Social assistance programmes

In view of the limited reach of social insurance programmes in countries where the labour market is highly dualist or where employment is extensively informal, increasing emphasis has been placed on the role of social assistance programmes. This includes social pensions (universal or means-tested), child / family cash transfer programmes (conditional or unconditional), and public employment programmes. A. Non-contributory pensions have been in place in a handful of developing countries, accessed as a universal right (e. g. Botswana, Mauritius, Namibia, rural Brazil) or means-tested (e. g. South Africa, Costa Rica, Chile). The South African Old Age Pension (OAP), for example, is a non-contributory scheme financed from general revenue (rather than individual contributions). Women at age sixty and men at age sixty-five (currently being lowered to 60 years) become eligible to receive a monthly pension from the state, provided that they qualify in terms of an income-based means test. Evaluations of the South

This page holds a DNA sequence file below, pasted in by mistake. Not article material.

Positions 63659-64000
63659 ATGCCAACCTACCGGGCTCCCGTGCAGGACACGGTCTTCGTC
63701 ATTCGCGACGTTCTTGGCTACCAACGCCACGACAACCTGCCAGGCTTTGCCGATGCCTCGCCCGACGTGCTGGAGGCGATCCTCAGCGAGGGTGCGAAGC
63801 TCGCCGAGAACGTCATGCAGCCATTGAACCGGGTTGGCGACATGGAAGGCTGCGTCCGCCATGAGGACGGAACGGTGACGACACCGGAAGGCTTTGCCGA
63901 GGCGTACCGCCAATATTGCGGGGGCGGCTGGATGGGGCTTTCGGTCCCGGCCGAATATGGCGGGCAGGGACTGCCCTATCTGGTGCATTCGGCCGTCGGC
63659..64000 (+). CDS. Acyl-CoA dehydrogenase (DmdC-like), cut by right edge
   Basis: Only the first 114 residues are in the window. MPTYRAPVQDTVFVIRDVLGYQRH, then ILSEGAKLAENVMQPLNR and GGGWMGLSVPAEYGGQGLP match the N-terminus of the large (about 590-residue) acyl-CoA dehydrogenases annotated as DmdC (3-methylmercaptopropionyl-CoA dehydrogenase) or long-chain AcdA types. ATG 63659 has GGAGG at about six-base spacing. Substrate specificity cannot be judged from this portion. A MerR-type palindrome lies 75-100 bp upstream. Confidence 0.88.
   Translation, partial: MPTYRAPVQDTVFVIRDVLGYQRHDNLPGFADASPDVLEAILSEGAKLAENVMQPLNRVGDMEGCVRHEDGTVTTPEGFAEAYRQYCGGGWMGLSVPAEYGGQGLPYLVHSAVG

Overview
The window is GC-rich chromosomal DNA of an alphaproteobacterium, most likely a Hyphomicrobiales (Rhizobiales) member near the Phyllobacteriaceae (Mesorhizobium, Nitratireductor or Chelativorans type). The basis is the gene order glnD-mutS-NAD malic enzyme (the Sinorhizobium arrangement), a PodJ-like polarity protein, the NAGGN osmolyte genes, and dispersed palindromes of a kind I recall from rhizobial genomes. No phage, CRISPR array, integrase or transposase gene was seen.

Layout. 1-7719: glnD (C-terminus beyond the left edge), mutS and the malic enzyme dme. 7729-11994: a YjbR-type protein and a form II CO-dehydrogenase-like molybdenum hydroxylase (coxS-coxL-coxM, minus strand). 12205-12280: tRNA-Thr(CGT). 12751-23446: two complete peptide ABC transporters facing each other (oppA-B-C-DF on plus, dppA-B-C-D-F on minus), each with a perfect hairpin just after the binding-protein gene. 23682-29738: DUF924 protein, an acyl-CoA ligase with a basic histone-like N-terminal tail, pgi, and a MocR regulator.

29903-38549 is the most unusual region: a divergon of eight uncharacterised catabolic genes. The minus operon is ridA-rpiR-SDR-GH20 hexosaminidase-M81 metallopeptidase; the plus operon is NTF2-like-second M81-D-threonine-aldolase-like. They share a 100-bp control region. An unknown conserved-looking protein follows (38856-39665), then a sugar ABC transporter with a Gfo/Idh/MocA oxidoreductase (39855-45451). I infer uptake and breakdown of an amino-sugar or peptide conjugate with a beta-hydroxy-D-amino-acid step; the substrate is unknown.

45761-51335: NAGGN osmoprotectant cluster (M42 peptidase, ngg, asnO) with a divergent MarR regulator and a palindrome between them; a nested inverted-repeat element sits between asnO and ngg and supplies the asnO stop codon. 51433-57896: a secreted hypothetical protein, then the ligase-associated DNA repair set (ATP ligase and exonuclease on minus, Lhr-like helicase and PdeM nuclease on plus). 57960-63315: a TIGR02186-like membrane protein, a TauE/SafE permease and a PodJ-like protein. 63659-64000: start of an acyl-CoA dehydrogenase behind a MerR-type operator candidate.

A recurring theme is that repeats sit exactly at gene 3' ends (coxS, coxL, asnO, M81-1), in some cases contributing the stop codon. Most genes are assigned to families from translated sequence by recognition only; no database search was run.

out support from male partners, and may even facilitate womens job search and access to paid employment (Veras Soares, Ribas and Osrio 2007). There is also some evidence to support the argument that the programme can enhance womens self-esteem and financial security as well as giving them more opportunities to leave the house, access new public spaces and communicate with other women (Escobar Latap and Gonzlez de la Rocha 2009). There are nevertheless a number of limitations that mark some of these programmes. First, while school enrolment rates have improved, the quality of public services remains poor in many places. Hence, while cash payments may enhance poor peoples access to public services, they do little to strengthen the quality of those services.4 Some have even argued that resources allocated to CCT programmes may mean less public investment in public services (Melo 2008). Second, with respect to targeting, there are widespread concerns about the administrative costs, errors and stigma that can be introduced when programmes use a means test to identify their beneficiaries (UNRISD 2010). Means testing has also been shown to be problematic, especially though not exclusively, in gender terms because it can enhance the discretionary power of authorities vis--vis women claimants (Goldblatt 2005, Lee-Gong 2010). A final set of concerns relate to the conditionalities attached to cash transfers. There has been concern that the requirement in some programmes that mothers perform community work, such as cleaning schools, in addition to the commitments they have to make to taking their children for health checks and attending workshops, may be adding to their already heavy workloads and taking away time from income-earning activities (Molyneux 2007, Chant 2008). More importantly, there is little, if any, research that proves that it is the conditionalities per se that cause the positive outcomes (e. g. childrens improved school attendance) rather than simply the injection of additional cash into the household.5